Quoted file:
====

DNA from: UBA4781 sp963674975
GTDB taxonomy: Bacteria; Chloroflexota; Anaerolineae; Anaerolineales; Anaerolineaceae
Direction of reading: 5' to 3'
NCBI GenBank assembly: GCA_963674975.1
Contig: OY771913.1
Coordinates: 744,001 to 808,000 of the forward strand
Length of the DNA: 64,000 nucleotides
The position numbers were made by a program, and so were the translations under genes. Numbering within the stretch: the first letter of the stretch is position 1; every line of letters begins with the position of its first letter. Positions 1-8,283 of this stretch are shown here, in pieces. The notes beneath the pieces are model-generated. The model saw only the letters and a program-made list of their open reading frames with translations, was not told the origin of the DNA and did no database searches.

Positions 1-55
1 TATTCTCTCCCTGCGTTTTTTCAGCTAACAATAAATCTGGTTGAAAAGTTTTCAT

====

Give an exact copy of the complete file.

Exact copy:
DNA from: UBA4781 sp963674975
GTDB taxonomy: Bacteria; Chloroflexota; Anaerolineae; Anaerolineales; Anaerolineaceae
Direction of reading: 5' to 3'
NCBI GenBank assembly: GCA_963674975.1
Contig: OY771913.1
Coordinates: 744,001 to 808,000 of the forward strand
Length of the DNA: 64,000 nucleotides
The position numbers were made by a program, and so were the translations under genes. Numbering within the stretch: the first letter of the stretch is position 1; every line of letters begins with the position of its first letter. Positions 1-8,283 of this stretch are shown here, in pieces. The notes beneath the pieces are model-generated. The model saw only the letters and a program-made list of their open reading frames with translations, was not told the origin of the DNA and did no database searches.

Positions 1-55
1 TATTCTCTCCCTGCGTTTTTTCAGCTAACAATAAATCTGGTTGAAAAGTTTTCAT